Yes, toilet paper. Of all the things that have changed over the years, the basic functions of the body have not. Although I’m not a big T.V. watching person, an episode of How It’s Made the other night caught my attention. The subject was toilet paper, and it was rather interesting. (Here's an 1886 advertisemen.)
Documentation shows people in China using paper to wipe with after using the necessities, and that during the 14th century (the Ming Dynasty) over 720,000 sheets of specific perfumed paper for such uses were manufactured for use by the imperial court. Elsewhere in the world, wealthy people used wool, lace, or other such fabrics, while those not as well-off used about everything—from rags to grass and leaves, stones, sticks, corncobs and husks, moss, river rocks, etc. Some items were washed to be used again, or placed in a pail of vinegar stationed near the defecating area. Even today, there are parts of the world where alternatives to the toilet paper we know in the U.S. are used.
In 1857 Joseph Gayette introduced what he called medicated paper for the water-closet. It was sold in small packages of flat sheets, and ‘medicated’ with aloe. (His success was short lived due to the popularity and distribution of the Sears Roebuck catalog. Many saw no need to spend money on something they received for free.)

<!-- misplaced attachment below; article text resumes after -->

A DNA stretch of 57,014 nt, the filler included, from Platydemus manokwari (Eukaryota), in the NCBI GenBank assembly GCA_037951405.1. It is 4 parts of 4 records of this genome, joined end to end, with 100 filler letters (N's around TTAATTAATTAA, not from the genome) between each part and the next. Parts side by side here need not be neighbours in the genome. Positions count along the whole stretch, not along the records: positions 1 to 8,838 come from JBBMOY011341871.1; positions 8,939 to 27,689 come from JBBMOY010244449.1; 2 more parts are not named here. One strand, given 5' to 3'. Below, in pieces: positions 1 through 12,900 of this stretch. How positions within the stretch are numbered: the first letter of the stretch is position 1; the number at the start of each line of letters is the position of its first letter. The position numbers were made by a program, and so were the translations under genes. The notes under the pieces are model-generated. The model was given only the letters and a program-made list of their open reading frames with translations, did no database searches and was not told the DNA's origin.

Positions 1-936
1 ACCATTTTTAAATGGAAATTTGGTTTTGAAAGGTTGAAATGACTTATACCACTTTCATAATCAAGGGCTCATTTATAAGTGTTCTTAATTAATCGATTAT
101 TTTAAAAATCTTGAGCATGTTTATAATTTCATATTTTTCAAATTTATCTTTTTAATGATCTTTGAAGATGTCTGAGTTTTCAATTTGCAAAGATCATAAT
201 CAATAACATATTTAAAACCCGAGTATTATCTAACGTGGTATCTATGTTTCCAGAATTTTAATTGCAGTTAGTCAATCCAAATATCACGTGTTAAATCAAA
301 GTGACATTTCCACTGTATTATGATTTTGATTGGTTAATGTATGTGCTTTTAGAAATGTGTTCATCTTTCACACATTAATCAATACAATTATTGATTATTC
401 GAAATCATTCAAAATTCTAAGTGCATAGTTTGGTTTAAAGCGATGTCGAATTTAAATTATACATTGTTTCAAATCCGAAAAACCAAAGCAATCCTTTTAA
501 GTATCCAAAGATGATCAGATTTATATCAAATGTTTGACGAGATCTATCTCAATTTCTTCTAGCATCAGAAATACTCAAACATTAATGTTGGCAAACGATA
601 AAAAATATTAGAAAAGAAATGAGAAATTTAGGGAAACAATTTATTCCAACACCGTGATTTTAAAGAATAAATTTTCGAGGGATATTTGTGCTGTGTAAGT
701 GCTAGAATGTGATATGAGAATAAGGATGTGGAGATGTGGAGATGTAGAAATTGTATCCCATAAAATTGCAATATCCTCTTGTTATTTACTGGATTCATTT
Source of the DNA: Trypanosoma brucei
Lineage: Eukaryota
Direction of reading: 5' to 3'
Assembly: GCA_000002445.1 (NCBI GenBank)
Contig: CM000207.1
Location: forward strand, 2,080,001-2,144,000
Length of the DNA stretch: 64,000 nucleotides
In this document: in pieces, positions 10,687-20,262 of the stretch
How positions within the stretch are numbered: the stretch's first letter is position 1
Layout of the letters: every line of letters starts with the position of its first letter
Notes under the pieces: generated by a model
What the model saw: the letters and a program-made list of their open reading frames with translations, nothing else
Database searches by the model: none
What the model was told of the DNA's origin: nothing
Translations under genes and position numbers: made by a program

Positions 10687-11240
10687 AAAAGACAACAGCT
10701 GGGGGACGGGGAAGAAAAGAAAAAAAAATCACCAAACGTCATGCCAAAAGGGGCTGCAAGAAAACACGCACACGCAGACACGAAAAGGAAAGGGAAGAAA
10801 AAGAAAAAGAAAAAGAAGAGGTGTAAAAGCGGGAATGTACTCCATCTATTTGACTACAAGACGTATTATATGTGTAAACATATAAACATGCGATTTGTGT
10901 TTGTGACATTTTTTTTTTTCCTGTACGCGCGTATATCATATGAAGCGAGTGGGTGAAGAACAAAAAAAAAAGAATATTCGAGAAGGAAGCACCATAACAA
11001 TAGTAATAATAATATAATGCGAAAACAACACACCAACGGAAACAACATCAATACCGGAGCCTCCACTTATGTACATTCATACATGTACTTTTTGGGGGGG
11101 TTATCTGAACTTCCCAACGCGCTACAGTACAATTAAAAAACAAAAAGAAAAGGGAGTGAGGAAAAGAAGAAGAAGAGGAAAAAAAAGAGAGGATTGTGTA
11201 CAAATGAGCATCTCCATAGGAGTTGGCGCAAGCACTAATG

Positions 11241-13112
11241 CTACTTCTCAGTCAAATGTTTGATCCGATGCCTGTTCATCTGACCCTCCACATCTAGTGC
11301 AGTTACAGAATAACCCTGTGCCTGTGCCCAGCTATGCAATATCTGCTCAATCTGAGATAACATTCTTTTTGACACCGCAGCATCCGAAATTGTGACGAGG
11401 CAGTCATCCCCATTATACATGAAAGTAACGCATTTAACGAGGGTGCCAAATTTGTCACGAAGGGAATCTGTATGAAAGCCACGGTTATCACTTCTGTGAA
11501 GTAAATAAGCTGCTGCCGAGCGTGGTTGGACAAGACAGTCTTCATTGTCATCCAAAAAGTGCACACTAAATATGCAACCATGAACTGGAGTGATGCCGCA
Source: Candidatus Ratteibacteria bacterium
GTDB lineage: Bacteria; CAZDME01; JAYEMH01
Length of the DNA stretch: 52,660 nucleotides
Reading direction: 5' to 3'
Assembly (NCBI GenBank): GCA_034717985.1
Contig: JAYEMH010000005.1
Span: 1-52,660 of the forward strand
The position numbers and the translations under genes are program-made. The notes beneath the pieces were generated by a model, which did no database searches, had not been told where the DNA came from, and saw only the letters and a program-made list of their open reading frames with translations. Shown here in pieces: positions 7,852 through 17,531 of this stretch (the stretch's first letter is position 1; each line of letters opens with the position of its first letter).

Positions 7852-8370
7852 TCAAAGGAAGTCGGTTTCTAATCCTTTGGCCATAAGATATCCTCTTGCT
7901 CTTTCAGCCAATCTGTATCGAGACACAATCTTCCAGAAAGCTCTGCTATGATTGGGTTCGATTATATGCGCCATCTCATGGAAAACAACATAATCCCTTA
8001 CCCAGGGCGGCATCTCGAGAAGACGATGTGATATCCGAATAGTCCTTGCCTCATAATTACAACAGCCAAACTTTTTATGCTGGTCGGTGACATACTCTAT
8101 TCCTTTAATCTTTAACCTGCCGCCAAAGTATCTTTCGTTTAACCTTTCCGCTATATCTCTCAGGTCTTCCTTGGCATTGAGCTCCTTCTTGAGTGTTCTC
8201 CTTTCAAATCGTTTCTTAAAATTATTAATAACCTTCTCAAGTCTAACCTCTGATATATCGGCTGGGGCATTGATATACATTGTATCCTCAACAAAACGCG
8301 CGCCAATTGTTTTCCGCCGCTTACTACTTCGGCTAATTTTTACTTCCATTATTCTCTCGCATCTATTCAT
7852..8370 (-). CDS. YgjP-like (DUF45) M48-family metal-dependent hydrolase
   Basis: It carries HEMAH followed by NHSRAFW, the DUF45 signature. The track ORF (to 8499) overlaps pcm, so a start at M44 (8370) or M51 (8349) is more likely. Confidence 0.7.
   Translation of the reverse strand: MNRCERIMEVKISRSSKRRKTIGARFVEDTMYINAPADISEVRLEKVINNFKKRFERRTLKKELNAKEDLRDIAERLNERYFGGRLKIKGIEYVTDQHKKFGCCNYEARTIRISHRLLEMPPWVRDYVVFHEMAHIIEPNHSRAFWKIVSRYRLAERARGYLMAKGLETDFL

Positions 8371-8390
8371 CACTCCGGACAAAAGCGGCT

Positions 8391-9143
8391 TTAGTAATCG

Popularity grew again when Seth Wheeler obtained the earliest U.S. patents on ‘toilet’ paper and accompanying dispensers in 1883. Others soon followed. The Scott Company, who became a major producer of toilet paper was too embarrassed to put their name on a product of such a sensitive subject, and therefore named it for the companies they produced it for—The Waldorf Hotel in New York became a big name in toilet paper due to purchasing large amounts for their customers. The Scott Brothers didn’t officially take credit for producing the ‘product’ until 1903. It was still a ‘taboo’ subject, and few asked for it by name, however, the increasing number of homes with ‘indoor’ plumbing initiated the need for something that could be flushed without damaging pipes. Plumbers, as well as doctors, then started ‘prescribing’ the use of commercially made paper-products.
Just as most paper is produced, wood was used to create toilet paper and the processes at the time often left splinters in the rolls. It wasn’t until the 1930’s that Northern created and advertised ‘splinter free’ toilet paper, and became a top-selling brand.
The creation and wide-spread use of ‘paper’ in ‘water-closets’ led to the term toilet as in the plumbing fixture we know it as. Originally a French term, toilet meant the act of washing, dressing, and preparing oneself.” The term evolved into a name of a room for such activities, and eventually into the fixture we know it as today.
One final note: Who remembers this guy and his famous, “Don’t squeeze the Charmin,” line? (Dick Wilson, AKA George Whipple, was in over 500 Charmin commercials, and died at the age of 91 in 2007.)